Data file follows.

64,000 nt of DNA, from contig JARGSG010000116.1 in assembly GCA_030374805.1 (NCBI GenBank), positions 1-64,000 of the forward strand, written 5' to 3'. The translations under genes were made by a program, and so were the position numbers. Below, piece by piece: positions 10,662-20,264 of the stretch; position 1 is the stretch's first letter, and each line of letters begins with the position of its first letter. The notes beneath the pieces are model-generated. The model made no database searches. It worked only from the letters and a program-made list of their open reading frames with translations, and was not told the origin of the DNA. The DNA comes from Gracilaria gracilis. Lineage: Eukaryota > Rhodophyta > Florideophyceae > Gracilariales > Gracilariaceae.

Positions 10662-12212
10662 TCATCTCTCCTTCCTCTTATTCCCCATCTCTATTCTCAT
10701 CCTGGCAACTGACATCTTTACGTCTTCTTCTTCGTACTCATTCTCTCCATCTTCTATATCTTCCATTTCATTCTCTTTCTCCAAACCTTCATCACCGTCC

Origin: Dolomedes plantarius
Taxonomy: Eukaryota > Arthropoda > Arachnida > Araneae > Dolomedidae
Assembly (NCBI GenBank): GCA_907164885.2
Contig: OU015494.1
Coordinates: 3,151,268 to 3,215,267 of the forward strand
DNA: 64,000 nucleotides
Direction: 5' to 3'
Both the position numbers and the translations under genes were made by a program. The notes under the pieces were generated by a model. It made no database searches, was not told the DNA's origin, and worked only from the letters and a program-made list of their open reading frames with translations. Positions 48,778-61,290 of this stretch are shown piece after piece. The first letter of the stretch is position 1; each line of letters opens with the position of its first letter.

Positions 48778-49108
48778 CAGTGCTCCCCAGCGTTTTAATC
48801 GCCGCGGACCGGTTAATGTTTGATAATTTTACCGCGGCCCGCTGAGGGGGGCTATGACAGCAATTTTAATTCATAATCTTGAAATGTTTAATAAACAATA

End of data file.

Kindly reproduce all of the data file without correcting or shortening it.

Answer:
64,000 nt of DNA, from contig JARGSG010000116.1 in assembly GCA_030374805.1 (NCBI GenBank), positions 1-64,000 of the forward strand, written 5' to 3'. The translations under genes were made by a program, and so were the position numbers. Below, piece by piece: positions 10,662-20,264 of the stretch; position 1 is the stretch's first letter, and each line of letters begins with the position of its first letter. The notes beneath the pieces are model-generated. The model made no database searches. It worked only from the letters and a program-made list of their open reading frames with translations, and was not told the origin of the DNA. The DNA comes from Gracilaria gracilis. Lineage: Eukaryota > Rhodophyta > Florideophyceae > Gracilariales > Gracilariaceae.

Positions 10662-12212
10662 TCATCTCTCCTTCCTCTTATTCCCCATCTCTATTCTCAT
10701 CCTGGCAACTGACATCTTTACGTCTTCTTCTTCGTACTCATTCTCTCCATCTTCTATATCTTCCATTTCATTCTCTTTCTCCAAACCTTCATCACCGTCC

Origin: Dolomedes plantarius
Taxonomy: Eukaryota > Arthropoda > Arachnida > Araneae > Dolomedidae
Assembly (NCBI GenBank): GCA_907164885.2
Contig: OU015494.1
Coordinates: 3,151,268 to 3,215,267 of the forward strand
DNA: 64,000 nucleotides
Direction: 5' to 3'
Both the position numbers and the translations under genes were made by a program. The notes under the pieces were generated by a model. It made no database searches, was not told the DNA's origin, and worked only from the letters and a program-made list of their open reading frames with translations. Positions 48,778-61,290 of this stretch are shown piece after piece. The first letter of the stretch is position 1; each line of letters opens with the position of its first letter.

Positions 48778-49108
48778 CAGTGCTCCCCAGCGTTTTAATC
48801 GCCGCGGACCGGTTAATGTTTGATAATTTTACCGCGGCCCGCTGAGGGGGGCTATGACAGCAATTTTAATTCATAATCTTGAAATGTTTAATAAACAATA